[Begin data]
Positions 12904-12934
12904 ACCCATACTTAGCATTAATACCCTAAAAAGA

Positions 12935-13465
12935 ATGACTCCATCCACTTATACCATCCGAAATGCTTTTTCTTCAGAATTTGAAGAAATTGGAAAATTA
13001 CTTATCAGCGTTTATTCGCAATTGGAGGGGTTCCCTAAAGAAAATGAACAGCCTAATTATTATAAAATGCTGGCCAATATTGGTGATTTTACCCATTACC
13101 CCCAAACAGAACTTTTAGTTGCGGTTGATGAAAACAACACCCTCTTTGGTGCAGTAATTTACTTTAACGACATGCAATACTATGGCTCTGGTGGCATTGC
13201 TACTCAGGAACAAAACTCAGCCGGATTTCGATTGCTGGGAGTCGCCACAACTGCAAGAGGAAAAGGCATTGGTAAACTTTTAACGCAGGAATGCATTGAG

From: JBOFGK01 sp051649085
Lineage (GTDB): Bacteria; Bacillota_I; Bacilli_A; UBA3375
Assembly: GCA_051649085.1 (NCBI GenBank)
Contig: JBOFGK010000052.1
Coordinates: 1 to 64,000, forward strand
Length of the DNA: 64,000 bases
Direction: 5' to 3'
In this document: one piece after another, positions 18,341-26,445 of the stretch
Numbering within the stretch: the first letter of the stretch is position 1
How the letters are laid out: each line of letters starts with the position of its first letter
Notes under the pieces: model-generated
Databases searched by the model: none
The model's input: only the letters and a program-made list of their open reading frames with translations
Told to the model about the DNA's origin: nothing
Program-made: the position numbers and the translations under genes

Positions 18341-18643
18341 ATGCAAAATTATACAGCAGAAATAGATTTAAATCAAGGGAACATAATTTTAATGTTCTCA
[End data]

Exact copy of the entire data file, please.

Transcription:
Positions 12904-12934
12904 ACCCATACTTAGCATTAATACCCTAAAAAGA

Positions 12935-13465
12935 ATGACTCCATCCACTTATACCATCCGAAATGCTTTTTCTTCAGAATTTGAAGAAATTGGAAAATTA
13001 CTTATCAGCGTTTATTCGCAATTGGAGGGGTTCCCTAAAGAAAATGAACAGCCTAATTATTATAAAATGCTGGCCAATATTGGTGATTTTACCCATTACC
13101 CCCAAACAGAACTTTTAGTTGCGGTTGATGAAAACAACACCCTCTTTGGTGCAGTAATTTACTTTAACGACATGCAATACTATGGCTCTGGTGGCATTGC
13201 TACTCAGGAACAAAACTCAGCCGGATTTCGATTGCTGGGAGTCGCCACAACTGCAAGAGGAAAAGGCATTGGTAAACTTTTAACGCAGGAATGCATTGAG

From: JBOFGK01 sp051649085
Lineage (GTDB): Bacteria; Bacillota_I; Bacilli_A; UBA3375
Assembly: GCA_051649085.1 (NCBI GenBank)
Contig: JBOFGK010000052.1
Coordinates: 1 to 64,000, forward strand
Length of the DNA: 64,000 bases
Direction: 5' to 3'
In this document: one piece after another, positions 18,341-26,445 of the stretch
Numbering within the stretch: the first letter of the stretch is position 1
How the letters are laid out: each line of letters starts with the position of its first letter
Notes under the pieces: model-generated
Databases searched by the model: none
The model's input: only the letters and a program-made list of their open reading frames with translations
Told to the model about the DNA's origin: nothing
Program-made: the position numbers and the translations under genes

Positions 18341-18643
18341 ATGCAAAATTATACAGCAGAAATAGATTTAAATCAAGGGAACATAATTTTAATGTTCTCA